If there is to be peace in the world,
There must be peace in the nations.
If there is to be peace in the nations,
There must be peace in the cities.
If there is to be peace in the cities,
There must be peace between neighbors.
If there is to be peace between neighbors,
There must be peace in the home.
If there is to be peace in the home,
There must be peace in the heart.
Forgive us that often we forgive ourselves so easily and others so hardly / Forgive us that we expect perfection from those to whom we show none / Forgive us for repelling people by the way we set a good example / Forgive us the folly of trying to improve a friend / Forbid that we should use our little idea of goodness as a spear to wound those who are different / Forbid that we should feel superior to others when we are only more shielded / And may we encourage the secret struggle of every person.
Somebody was trying to tell me that CDs are better than vinyl because they don’t have any surface noise. I said, ‘Listen, mate, life has surface noise.’
John Peel was an English disc jockey, radio presenter and journalist. Known for his eclectic taste in music and his honest and warm broadcasting style, John Peel was a popular and respected DJ and broadcaster. He was one of the first to play reggae and punk on British radio. Peel was the longest-serving of the original DJs of BBC Radio 1, broadcasting on it from 1967 until his death in 2004. He had significant influence on alternative rock, Pop, British hip hop and dance music.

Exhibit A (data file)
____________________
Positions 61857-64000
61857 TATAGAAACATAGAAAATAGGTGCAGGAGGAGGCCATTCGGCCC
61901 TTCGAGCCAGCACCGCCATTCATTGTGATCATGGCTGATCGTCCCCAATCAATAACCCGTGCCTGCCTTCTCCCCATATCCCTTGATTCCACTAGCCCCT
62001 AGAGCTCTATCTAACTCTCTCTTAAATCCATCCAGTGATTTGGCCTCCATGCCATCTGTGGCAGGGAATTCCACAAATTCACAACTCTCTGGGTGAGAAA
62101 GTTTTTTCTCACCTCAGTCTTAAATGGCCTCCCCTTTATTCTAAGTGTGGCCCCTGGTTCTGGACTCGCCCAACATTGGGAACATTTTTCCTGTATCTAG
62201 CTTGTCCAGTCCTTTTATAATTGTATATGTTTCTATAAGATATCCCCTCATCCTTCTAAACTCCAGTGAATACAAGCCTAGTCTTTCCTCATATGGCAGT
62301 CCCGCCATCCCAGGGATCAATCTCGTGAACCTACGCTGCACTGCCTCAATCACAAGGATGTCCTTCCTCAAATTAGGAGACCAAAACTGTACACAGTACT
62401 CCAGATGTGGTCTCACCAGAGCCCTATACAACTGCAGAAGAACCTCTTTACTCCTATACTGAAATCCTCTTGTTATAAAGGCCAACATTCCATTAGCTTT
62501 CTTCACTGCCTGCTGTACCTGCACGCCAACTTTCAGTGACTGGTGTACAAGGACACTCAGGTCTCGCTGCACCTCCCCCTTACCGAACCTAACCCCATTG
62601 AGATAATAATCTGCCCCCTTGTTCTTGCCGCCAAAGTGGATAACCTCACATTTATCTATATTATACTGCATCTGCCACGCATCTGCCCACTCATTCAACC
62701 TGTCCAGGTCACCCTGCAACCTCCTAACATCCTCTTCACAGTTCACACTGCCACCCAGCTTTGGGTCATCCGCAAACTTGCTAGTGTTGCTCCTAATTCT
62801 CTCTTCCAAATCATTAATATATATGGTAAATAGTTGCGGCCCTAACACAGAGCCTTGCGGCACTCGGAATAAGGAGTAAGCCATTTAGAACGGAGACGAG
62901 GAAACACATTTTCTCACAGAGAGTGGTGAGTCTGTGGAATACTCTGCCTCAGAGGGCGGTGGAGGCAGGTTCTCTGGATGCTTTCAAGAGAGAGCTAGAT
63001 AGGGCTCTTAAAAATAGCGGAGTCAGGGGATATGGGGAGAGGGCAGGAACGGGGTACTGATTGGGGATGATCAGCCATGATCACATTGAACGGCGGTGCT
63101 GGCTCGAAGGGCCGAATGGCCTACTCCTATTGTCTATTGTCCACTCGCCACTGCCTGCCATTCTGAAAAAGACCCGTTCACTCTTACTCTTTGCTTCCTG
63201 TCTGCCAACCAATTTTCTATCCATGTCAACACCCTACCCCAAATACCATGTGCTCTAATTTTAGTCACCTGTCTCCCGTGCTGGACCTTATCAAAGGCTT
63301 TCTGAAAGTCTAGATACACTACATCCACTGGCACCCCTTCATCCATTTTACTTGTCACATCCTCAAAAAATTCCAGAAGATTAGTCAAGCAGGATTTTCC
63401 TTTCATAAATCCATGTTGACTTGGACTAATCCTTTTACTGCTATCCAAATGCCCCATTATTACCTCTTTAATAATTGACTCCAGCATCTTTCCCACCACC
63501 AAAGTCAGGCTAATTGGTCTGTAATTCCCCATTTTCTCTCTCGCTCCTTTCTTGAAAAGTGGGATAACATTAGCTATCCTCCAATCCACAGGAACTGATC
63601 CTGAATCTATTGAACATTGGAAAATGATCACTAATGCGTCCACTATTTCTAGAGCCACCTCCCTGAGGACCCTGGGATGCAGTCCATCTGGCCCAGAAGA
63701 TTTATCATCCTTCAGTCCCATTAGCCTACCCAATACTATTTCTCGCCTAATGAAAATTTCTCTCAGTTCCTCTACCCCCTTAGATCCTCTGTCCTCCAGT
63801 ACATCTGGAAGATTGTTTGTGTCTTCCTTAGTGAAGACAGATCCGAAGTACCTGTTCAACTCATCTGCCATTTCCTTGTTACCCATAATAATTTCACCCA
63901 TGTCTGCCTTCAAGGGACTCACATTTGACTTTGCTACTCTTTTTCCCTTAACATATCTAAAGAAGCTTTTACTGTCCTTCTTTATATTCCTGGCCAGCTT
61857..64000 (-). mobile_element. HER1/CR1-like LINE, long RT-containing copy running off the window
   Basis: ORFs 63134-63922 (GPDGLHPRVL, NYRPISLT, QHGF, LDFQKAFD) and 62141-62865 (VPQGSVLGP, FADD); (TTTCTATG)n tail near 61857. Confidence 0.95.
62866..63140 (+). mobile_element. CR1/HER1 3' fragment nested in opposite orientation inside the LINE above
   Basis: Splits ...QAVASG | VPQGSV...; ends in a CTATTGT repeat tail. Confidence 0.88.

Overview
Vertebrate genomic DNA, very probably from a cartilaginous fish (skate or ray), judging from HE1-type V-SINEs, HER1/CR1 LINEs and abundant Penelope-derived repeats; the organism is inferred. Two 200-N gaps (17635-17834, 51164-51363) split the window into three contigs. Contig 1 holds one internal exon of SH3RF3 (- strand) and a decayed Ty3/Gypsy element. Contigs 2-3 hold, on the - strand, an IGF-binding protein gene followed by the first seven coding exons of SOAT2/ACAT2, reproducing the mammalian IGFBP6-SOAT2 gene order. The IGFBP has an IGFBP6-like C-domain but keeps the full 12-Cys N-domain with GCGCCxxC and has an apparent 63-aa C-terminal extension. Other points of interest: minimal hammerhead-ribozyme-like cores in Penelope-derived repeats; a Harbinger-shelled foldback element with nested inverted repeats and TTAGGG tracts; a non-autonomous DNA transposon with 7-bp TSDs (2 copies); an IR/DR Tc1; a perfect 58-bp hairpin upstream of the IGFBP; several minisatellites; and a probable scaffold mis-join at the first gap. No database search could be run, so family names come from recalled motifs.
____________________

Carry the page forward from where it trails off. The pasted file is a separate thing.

I sit there thinking about how much courage it takes to live an ordinary life.
Hard to argue w/ this one…
"Corrigan told me once that Christ was quite easy to understand. He went where He was supposed to go. He stayed where He was needed. He took little or nothing along—a pair of sandals, a bit of a shirt, a few odds and ends to stave off the loneliness. He never rejected the world. If He had rejected it, He would have been rejecting mystery. And if He rejected mystery, He would have been rejecting faith.
“What Corrigan wanted was a fully believable God, one you could find in the grime of the everyday. The comfort he got from the hard, cold truth—the filth, the war, the poverty—was that life could be capable of small beauties. He wasn’t interested in the glorious tales of the afterlife or the notions of a honey-soaked heaven. To him that was a dressing room for hell. Rather, he consoled himself with the fact that, in the real world, when he looked closely into the darkness, he might find the presence of a light, damaged and bruised, but a little light all the same. He wanted, quite simply, for the world to be a better place, and he was in the habit of hoping for it. Out of that came some sort of triumph that went beyond theological proof, a cause for optimism against all the evidence.
“’Someday the meek might actually want it,’ he said.”
Never try to teach a pig to sing. It wastes your time and annoys the pig.
Source: Flickr / fruvous2